Supernatural season 14 episode 11 review: Damaged Goods

The latest Supernatural season 14 episode serves up serial killers and sweet family nostalgia in equal measure. Spoilers ahead...

This review contains spoilers.

14.11 Damaged Goods

The stage was set for a confrontation in Hibbing between Nick and our hunters. Meanwhile, Dean happens to have been in town for his farewell tour, and Mary and Sam finally get to see what Dean has decided to do about his Michael problem.

Nick, bless him, is acting more and more like a serial killer. I can’t get over what a fantastic choice Mark Pellegrino has been for this role. He’s portrayed this character as heartbroken, devilish, jokey, and sympathetic. The writers took the time to build Nick up as a sympathetic character, allowing us to feel for him and wish he could be redeemed.

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Nick’s search for answers in the murders of his family has led him down the path of casual murder so that when his sights turn to Mary, we can be really worried about her well being. Nick is throwing off those serial killer vibes now and it seems pretty obvious when the cart collector at the local grocery store can sense it. Good on Supermarket Joe for not giving some rando Mary’s info, by the way.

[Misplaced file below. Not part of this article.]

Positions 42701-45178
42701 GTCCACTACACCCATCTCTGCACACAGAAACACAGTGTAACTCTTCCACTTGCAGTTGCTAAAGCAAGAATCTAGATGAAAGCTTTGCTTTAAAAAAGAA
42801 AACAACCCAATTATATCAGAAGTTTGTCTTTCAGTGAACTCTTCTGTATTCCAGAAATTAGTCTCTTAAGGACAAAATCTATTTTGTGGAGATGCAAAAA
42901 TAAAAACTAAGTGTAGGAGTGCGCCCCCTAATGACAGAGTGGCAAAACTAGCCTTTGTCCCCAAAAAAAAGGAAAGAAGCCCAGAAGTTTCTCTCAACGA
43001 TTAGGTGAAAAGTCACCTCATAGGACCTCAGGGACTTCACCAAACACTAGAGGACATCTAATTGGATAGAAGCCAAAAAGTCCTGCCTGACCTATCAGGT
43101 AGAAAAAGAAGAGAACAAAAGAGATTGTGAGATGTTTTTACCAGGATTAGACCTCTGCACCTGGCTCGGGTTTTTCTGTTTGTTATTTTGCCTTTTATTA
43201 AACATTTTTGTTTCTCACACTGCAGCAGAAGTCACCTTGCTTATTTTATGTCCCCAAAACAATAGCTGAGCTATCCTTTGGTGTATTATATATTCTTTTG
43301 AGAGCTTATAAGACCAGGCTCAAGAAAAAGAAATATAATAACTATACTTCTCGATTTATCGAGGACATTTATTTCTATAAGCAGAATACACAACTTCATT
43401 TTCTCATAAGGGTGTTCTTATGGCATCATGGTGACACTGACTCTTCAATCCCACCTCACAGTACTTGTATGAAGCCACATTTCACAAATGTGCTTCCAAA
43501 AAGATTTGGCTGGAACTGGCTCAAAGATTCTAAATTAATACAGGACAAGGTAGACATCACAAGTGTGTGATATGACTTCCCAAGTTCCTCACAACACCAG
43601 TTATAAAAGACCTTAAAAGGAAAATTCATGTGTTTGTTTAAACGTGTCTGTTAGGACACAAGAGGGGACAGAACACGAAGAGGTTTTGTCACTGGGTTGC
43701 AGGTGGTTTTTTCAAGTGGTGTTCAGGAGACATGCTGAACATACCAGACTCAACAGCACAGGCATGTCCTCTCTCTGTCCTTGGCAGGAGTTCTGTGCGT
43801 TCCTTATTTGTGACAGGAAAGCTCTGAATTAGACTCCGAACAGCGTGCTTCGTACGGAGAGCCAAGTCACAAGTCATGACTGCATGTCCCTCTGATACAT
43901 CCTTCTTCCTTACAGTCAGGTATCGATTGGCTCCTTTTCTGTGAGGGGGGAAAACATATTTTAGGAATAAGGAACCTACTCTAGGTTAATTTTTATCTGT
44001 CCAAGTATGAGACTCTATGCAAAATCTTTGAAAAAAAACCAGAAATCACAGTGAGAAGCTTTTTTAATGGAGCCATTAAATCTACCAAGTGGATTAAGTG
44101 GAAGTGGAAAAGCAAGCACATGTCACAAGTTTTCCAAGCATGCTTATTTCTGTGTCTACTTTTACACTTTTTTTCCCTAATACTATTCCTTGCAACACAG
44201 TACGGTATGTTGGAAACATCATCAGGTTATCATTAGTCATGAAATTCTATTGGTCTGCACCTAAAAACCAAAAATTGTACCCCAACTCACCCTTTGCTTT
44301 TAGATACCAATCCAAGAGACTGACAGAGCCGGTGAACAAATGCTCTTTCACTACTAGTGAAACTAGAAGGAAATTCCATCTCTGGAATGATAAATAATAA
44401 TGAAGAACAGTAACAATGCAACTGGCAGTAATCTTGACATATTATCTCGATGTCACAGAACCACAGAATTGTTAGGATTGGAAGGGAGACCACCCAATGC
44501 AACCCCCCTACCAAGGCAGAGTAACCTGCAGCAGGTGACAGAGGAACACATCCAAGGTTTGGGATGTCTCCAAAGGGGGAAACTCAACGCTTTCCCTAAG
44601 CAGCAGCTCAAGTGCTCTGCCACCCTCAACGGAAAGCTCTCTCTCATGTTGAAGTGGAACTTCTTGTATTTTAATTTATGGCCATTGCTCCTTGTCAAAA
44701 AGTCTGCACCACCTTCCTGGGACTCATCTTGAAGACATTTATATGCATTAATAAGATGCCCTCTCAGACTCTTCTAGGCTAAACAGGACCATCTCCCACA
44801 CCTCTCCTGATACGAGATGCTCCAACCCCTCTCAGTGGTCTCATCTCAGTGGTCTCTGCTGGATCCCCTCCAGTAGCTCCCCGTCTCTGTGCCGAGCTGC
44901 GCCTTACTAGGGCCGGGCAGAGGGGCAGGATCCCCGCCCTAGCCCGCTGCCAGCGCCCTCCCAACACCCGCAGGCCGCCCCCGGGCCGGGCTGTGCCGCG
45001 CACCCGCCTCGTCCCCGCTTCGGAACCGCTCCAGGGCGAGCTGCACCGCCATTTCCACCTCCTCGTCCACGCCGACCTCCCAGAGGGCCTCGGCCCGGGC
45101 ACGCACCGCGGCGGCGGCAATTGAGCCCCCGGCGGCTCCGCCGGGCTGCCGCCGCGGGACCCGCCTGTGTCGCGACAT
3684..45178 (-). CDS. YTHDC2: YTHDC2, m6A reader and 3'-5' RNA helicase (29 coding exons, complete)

Nick is also a calculating person, so it seems fitting he once housed Lucifer. He uses a paperclip to MacGyver his way out of handcuffs, hunts down Mary’s location, easily avoids a tripwire trap and figures a foolproof way to open the demon Abraxas’ puzzle box prison. All this from a person who no longer has anything supernatural about him.

Nick does point out a major flaw in the puzzle box traps. If they can be simply drilled into, they’re not all that secure.

Meanwhile, Dean is not acting himself, and it’s because he’s on his farewell tour before Michael breaks out of his mental prison. At least Dean builds his Michael trap to some good tunes. Dean’s adventures are set to a fun soundtrack lately. Last week, Marshall Tucker. This week it’s No Time by The Guess Who.

It’s not all doom and gloom and serial killers. Some of this episode was precious simply because of the mother-son bonding between Mary and Dean. When he suggests “Winchester Surprise,” a meal we must assume is loaded with calories and irresistible to a hungry kid, we get big nostalgia vibes. Dean was lucky enough to know his mother before she died, so he knew a life before hunting, a life of bad home cooking and a family that ate together.

There is one unresolved Mary question: just how many pumpkins has she been shooting? Supermarket Joe says she normally buys whiskey and pumpkins instead of actual groceries. How many pumpkins do you need? You know they make actual targets for target practice, right?

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Dean and Sam need to have their usual disagreement. This time it’s about Nick, and how they’d tried to redeem him before he ran off. Sam had always been on the side of trying to help Nick, and Nick dissuades him from that way of thinking. Nick told Sam, “You couldn’t fix me because I didn’t want to be fixed. I was never broken.”

There’s something to be said about an episode that shows an all-powerful demon – and a sociopathic human who is way scarier. It sure makes you wonder.

Read Bridget’s review of the previous episode, Nihilism, here.